INDIANAPOLIS — The Indianapolis Colts have a really nice group of running backs — they can pick up chunks of yardage, bust long runs, catch the ball, protect the passer and just about anything else that would be asked of a running back platoon.
But something they're missing? A hard-hitting enforcer.
If you weren't already aware, former heavyweight boxing champion Evander Holyfield's son, Elijah, is in this 2019 NFL Draft class as a running back out of the University of Georgia.
I normally don't like to mention players' famous parents in the instance they have them unless it's necessary, but it bears mentioning here — Elijah Holyfield runs like a heavyweight boxer.
Standing 5-10 and weighing in at 217 pounds, Holyfield has a squat, chiseled frame perfect for absorbing hits as well as dishing them out. When he makes contact, he keeps his feet pumping and continues to drive forward. Often times it takes multiple defenders to bring him down once he's got a full head of steam.
He breaks through arm tackles, and he has good enough balance to not be easily tripped up and to regain his center of gravity after being knocked off balance.
"I think a lot of people think I'm just like a big, physical back (that) don't really do much, don't really have any shake," Holyfield told reporters on Thursday at the 2019 NFL Scouting Combine. "I think I have a little finesse, I have good footwork, and I can make people miss as well."
While Holyfield doesn't bring elite speed to the table, he does have enough of it to break long runs outside when the middle lacks clearance.
Another one of Holyfield's strengths also leads to one of his areas of improvement: patience.
He has good vision with the ball in his hands, so he sometimes takes his time while in the backfield to await the proper running lane. Sometimes, this leads to him busting a big gain, but it also occasionally leads to him being swallowed up for minimal-to-no yardage at all. He's not a backfield dancer; he's just patient.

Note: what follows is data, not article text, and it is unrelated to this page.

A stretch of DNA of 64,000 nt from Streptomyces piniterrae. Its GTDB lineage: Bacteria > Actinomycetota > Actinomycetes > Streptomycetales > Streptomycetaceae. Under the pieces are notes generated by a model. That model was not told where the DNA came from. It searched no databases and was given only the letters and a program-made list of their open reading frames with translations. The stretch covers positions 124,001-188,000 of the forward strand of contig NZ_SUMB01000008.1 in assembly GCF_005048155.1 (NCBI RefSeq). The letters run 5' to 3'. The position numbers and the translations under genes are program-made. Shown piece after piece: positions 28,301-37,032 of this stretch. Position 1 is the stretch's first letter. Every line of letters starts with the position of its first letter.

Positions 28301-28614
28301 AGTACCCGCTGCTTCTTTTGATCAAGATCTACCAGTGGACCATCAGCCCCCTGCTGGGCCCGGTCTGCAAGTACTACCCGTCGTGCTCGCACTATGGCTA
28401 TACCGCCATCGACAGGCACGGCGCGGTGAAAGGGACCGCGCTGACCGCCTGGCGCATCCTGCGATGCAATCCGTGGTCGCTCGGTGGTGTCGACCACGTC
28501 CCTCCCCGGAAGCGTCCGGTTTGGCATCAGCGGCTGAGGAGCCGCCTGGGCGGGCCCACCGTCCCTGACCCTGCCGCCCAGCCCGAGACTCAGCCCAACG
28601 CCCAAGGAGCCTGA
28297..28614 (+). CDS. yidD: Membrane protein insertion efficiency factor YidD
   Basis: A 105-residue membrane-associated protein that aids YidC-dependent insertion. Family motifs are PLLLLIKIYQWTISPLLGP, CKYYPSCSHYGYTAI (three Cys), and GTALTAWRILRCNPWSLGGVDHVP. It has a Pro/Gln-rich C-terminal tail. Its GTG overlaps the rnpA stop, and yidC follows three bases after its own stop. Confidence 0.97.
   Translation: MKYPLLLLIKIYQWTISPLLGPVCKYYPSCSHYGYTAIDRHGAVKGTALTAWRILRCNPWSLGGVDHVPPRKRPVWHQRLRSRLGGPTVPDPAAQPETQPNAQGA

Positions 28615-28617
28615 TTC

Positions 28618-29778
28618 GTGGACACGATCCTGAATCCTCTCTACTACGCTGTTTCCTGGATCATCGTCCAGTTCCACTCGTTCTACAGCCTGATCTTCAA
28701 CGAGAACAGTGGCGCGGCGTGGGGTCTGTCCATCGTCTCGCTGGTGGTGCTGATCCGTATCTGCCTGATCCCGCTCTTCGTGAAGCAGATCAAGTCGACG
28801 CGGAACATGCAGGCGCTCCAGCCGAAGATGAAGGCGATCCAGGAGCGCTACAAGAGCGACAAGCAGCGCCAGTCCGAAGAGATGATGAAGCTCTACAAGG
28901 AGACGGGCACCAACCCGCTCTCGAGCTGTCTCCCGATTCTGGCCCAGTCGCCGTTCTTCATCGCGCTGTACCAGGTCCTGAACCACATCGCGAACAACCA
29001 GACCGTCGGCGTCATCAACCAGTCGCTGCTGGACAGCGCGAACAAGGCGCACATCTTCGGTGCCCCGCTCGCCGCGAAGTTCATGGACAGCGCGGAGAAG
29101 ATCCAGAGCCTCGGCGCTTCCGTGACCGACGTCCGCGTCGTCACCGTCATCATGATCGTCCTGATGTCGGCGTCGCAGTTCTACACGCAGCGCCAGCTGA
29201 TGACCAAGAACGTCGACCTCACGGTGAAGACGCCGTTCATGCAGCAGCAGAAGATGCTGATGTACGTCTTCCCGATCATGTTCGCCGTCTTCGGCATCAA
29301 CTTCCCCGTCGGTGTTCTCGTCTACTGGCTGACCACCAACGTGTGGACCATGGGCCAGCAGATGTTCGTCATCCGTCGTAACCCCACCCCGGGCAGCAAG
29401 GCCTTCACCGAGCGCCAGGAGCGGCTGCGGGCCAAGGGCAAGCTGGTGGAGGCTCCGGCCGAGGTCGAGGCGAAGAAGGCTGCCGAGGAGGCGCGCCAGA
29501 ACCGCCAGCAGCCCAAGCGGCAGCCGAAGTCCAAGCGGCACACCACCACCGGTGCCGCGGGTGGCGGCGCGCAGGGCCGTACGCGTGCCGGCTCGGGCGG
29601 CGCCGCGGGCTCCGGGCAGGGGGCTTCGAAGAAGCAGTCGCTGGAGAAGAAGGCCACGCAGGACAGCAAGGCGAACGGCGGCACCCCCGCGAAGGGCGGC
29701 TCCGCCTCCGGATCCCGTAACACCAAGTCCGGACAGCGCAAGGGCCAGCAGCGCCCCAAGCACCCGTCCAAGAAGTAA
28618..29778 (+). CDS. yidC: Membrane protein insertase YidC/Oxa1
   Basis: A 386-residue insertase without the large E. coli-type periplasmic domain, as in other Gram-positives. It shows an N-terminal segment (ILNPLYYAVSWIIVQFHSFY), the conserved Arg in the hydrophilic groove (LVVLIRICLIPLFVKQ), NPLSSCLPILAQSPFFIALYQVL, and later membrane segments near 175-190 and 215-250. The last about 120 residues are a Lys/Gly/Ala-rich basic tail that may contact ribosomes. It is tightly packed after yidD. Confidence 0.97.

Obviously, some people will be concerned about the hits that a runner with that sort of physicality has taken in his career. The silver lining with Holyfield is that 2018 was his first season as a heavy contributor after he's sat behind the likes of Sony Michel and Nick Chubb in recent years.
Holyfield has just 222 touches to his name in college with 164 of those coming last season.
"I came off a really good season, and I'm fresh and have never been hurt before," Holyfield commented. "I'm still young and everything like that. Running backs have short shelf lives, so I thought it (declaring early for the draft) was just the best decision."
Holyfield has also shown to be capable in pass protection, which is an underrated, yet critical part of being an NFL running back. It's also an area in which he said he takes a lot of pride and works hard at during the offseason.
If you aren't going to be able to keep rushers out of your quarterback's grill, you won't be on the field often on passing downs. Holyfield is effective in this area, although he could use a little polish in his technique.
One area that we really don't know much about regarding Holyfield is catching the ball. He ran out for pass plays often enough, but Bulldogs quarterback Jake Fromm was typically looking elsewhere.
"Everybody wants to see me catch more," Holyfield said. "So that's something I'm happy to go out and show tomorrow (Friday), that I can catch and be smooth with that."
On-field drills at the Combine will give us a much better look at Holyfield as a pass-catcher.
FIT WITH THE COLTS
A player with Holyfield's running style is a match made in Heaven for a rough-and-tumble Colts offensive line who just welcomed Howard Mudd back into the fold as a senior offensive assistant.
This isn't as obvious as it sounds, but Holyfield would benefit from a productive line like the Colts'. Their revamped line ranked fourth in run blocking last season, according to Football Outsiders.
As primarily a downhill runner, Holyfield doesn't create a lot of his own plays with agility like someone like Saquon Barkley. Holyfield is a pounder with subtle agility although he does have adequate enough speed to take runs downfield.
Holyfield running behind the lead blocks and the lanes that the Colts' offensive line creates would be like shooting a cannon downfield, and once he comes in contact with defenders he can power through to pick up extra yardage.
Can't you just picture this running behind Quenton Nelson and Ryan Kelly inside the opponent's 10-yard line?
Whichever team chooses Holyfield in this April's draft, he has a message for them:
"I'll be the hardest-working guy in the locker room," he said. "I'm a downhill, physical back, but I can also contribute in other ways. I can block, I can catch, I can play on special teams. So I'm just an all-around player."